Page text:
INTRODUCTION TO THE SCRIPTURE
Year B - Proper 28†
1 SAMUEL 1:4-20 AND 1 SAMUEL 2:1-10.†† These readings tell the story of Hannah and the song she sang when she dedicated her son, Samuel, to serve God. The early church saw it as a prefiguring of the birth of the Messiah. Almost certainly Luke used it as the model for his narrative of the announcement of the birth of Jesus to Mary and her song in Luke 1, known best by it liturgical name, The Magnificat. The canticle can be read as the psalm for the day.
DANIEL 12:1-3.† (Alternate) This somewhat obscure passage prophesies a future time when by Godís action through the archangel Michael justice will come to the nations. The righteous, both living and dead, will be rewarded with everlasting life and the unrighteous put to shame and everlasting contempt. It was a prophesy for a time of great tribulation in the 2nd century BC when in Israel was greatly† oppressed by a powerful Greek emperor, Antiochus Epiphanes.
PSALM 16. †(Alternate) This psalm of trust meditates on the spiritual values enjoyed by the psalmist in serving God alone. It yields pleasures and security which those who worship other gods cannot enjoy.
HEBREWS 10:11-14, (15-18), 19-25. The author of this theological essay or series of sermons clinches his argument regarding the supremacy of Christ by appealing to his audience to hold on to their faith. He urges them to encourage one another to love and do good deeds as they wait for Christ's return because Christ has made the perfect sacrifice for their salvation and has been exalted to the right hand of God.
MARK 13:1-8.†† In spite of the long quotation attributed to Jesus, this chapter may well consist of the teaching of the early church in which are imbedded actual words of Jesus about his return. The incident reported in this passage became the obvious setting for these instructions about what would happen and how believers should act when the time comes. Mark may actually be referring to the temple's destruction which had occurred about the time he wrote.
While the return of Christ is still a part of our tradition, scholars debate how much of the detail was actually drawn from the Jewish expectation of the Messiah to bring his reign to Israel, defeat all its enemies and oppressors, and end human history.
A MORE COMPLETE ANALYSIS.
1 SAMUEL 1:4-20 AND 1 SAMUEL 2:1-10.†† The second part of this reading< Hannahís song,† is actually a psalm and may be read as the psalm for the day.
Very few lectionary readings feature a woman as the main character. Hannah ranks among the OT heroines of faith along with Miriam, Esther and Ruth. These readings tell her brief but simple story and recite the song she sang when she dedicated her son, Samuel, to serve Yahweh under the tutelage of Eli, the priest at the shrine of Shiloh.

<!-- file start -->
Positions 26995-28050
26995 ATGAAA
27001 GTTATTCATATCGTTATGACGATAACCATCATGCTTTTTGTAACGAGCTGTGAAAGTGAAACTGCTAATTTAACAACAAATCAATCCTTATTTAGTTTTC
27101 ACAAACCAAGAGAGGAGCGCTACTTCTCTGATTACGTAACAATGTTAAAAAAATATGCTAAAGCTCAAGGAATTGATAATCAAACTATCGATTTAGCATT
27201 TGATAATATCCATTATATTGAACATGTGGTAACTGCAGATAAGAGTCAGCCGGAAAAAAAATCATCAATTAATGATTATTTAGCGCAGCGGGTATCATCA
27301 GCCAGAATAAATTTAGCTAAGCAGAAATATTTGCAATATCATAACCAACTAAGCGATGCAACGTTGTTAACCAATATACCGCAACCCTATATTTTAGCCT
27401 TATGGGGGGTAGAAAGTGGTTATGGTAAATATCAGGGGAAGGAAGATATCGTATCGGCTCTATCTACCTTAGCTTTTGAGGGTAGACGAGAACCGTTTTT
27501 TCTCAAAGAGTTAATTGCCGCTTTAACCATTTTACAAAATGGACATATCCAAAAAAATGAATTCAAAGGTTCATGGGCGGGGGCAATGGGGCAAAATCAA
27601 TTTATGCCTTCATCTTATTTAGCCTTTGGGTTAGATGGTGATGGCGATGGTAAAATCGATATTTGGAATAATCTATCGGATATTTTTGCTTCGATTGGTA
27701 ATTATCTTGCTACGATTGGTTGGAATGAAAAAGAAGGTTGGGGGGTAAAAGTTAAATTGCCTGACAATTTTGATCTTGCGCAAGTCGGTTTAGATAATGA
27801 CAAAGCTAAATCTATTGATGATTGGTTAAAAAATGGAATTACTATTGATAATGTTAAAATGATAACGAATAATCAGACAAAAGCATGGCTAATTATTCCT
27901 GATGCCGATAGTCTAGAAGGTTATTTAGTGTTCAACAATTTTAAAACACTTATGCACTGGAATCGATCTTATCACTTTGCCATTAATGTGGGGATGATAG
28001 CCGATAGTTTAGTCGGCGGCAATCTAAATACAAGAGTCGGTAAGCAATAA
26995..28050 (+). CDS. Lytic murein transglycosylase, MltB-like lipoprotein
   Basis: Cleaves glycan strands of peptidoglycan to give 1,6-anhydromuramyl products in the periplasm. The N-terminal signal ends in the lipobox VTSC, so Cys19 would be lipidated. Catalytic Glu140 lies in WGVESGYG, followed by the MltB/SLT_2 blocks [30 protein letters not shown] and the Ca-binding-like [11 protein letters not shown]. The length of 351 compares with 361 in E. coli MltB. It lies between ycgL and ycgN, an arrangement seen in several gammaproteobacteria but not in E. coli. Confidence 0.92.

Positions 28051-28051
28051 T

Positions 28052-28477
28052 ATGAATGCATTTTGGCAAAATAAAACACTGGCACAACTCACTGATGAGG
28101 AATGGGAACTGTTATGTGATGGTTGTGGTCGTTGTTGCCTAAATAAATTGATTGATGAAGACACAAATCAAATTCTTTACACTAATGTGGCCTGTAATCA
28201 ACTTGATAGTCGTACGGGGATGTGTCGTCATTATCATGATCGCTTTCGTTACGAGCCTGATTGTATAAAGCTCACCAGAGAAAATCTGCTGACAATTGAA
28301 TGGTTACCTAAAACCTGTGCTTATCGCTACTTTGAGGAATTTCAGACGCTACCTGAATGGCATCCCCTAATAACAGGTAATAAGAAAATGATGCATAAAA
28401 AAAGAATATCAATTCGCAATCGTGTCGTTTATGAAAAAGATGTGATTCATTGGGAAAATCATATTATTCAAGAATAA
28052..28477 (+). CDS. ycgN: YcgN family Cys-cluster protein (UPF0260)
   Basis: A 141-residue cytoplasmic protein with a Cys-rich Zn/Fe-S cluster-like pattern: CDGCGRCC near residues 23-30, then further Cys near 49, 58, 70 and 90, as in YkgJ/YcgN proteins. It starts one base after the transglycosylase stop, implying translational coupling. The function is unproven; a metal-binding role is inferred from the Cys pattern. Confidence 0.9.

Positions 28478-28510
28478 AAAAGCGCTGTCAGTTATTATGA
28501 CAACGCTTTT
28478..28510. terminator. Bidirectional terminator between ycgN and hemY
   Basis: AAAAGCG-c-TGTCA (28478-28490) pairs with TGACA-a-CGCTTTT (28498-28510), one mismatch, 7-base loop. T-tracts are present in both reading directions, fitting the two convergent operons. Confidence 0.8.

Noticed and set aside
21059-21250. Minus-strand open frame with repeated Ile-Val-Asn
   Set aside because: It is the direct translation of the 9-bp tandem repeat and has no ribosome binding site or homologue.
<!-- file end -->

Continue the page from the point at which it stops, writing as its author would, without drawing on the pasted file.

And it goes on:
In his commentary in The Interpreter's Bible, the late Professor George Caird cited this as part of the later of two main sources of 1 & 2 Samuel. Its purpose was to introduce the prophet Samuel as a man of significant heritage which the genealogy omitted from this reading (vss. 1-3). Hannah's barrenness gave her great sorrow and became the cause of additional anguish when she suffered great provocation from her rival, her husband's other, more fertile wife. Caird held that this was also the reason why Elkanah had taken a second wife. No Israelite man could bear the shame of childlessness. The story also appears to recapitulate the story of Abraham and Sarah.
Eli, the priest of Shiloh, found her in the doorway of the temple and suspected her of being in a drunken stupor. In reality she was praying and making a vow - perhaps a bargain would be a better word for it - that she would dedicate to lifelong service of Yahweh if the son for whom she pleaded be granted her. Eli promised that her petition would be granted, a prophetic oracle that relieved her sorrow.
The story is quite legitimate as the introductory tale about a great hero of the Jewish tradition. More problematic, however, is the second reading. Hannah's song was reputedly sung when she dedicated the boy as per her bargain before his conception. This is a typical psalm praising the providence of Yahweh similar to many others in the Psalter. In the Hebrew text, it breaks into the narrative in the middle of sentence, which gives strength to the argument that it was imported from some other source.
The early Christian church saw the story and especially Hannahís song as a prefiguring of the birth of the Messiah. Almost certainly Luke used it as the model for his narrative of the announcement of the birth of Jesus to Mary and her song in Luke 1: 47-55.
The song sounds a strong note of triumphalism. Adversaries and enemies play a large part in the drama it describes, emphasizing these almost to the point of paranoia. This has little to do with Hannah's circumstances, but a great deal to say about the hostility Israel felt toward its neighbours. It is the song of an oppressed people longing for deliverance. Unable to throw off the yoke of their oppression, they had transferred their hope to divine intervention. In the final verse of the passage (vs. 10) a note of messianic eschatology creeps in.
Professor Caird's fellow expositor in the Interpreterís Bible, John C. Schroeder, felt that Hannah's song of thanksgiving came very close to moral immaturity. That was prevented by Yahweh's providential intervention on her behalf as an instance of the ethical dilemma always presented to those who ask for divine favors. Yahweh is morally accountable, even if we humans are not.† Because Yahweh is righteous and just, history - if not all human experience - is essential providential. The British historian, Herbert Butterworth, adopted a similar theory of history in his Christianity and History (1954). Perhaps this is why there is hope for a homeland for both Jews and Palestinians in that holy corner of the globe where the biblical story unfolded. This ethical attitude toward divine providence also gives impetus to the global struggle for justice from which all persons may someday benefit.